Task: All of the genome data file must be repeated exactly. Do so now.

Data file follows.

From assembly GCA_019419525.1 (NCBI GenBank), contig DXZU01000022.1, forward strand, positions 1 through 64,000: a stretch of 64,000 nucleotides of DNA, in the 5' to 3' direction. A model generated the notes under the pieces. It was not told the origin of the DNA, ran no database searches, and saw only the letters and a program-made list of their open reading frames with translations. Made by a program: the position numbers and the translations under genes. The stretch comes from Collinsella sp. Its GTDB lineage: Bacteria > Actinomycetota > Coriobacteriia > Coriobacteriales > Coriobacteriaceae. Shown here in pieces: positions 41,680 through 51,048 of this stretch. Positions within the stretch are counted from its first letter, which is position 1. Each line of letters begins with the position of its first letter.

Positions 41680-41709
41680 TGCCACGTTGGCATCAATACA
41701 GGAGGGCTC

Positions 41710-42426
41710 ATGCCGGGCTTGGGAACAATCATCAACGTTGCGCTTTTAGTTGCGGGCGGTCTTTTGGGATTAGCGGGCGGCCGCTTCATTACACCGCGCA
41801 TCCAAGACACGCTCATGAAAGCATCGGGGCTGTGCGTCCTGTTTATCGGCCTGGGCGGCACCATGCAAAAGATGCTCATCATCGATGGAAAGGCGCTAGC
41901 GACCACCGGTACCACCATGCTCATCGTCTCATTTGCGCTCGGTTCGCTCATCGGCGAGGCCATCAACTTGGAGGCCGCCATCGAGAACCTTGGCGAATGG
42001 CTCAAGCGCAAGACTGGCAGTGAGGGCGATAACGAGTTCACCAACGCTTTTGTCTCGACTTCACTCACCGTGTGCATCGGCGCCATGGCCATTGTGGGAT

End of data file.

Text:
From assembly GCA_019419525.1 (NCBI GenBank), contig DXZU01000022.1, forward strand, positions 1 through 64,000: a stretch of 64,000 nucleotides of DNA, in the 5' to 3' direction. A model generated the notes under the pieces. It was not told the origin of the DNA, ran no database searches, and saw only the letters and a program-made list of their open reading frames with translations. Made by a program: the position numbers and the translations under genes. The stretch comes from Collinsella sp. Its GTDB lineage: Bacteria > Actinomycetota > Coriobacteriia > Coriobacteriales > Coriobacteriaceae. Shown here in pieces: positions 41,680 through 51,048 of this stretch. Positions within the stretch are counted from its first letter, which is position 1. Each line of letters begins with the position of its first letter.

Positions 41680-41709
41680 TGCCACGTTGGCATCAATACA
41701 GGAGGGCTC

Positions 41710-42426
41710 ATGCCGGGCTTGGGAACAATCATCAACGTTGCGCTTTTAGTTGCGGGCGGTCTTTTGGGATTAGCGGGCGGCCGCTTCATTACACCGCGCA
41801 TCCAAGACACGCTCATGAAAGCATCGGGGCTGTGCGTCCTGTTTATCGGCCTGGGCGGCACCATGCAAAAGATGCTCATCATCGATGGAAAGGCGCTAGC
41901 GACCACCGGTACCACCATGCTCATCGTCTCATTTGCGCTCGGTTCGCTCATCGGCGAGGCCATCAACTTGGAGGCCGCCATCGAGAACCTTGGCGAATGG
42001 CTCAAGCGCAAGACTGGCAGTGAGGGCGATAACGAGTTCACCAACGCTTTTGTCTCGACTTCACTCACCGTGTGCATCGGCGCCATGGCCATTGTGGGAT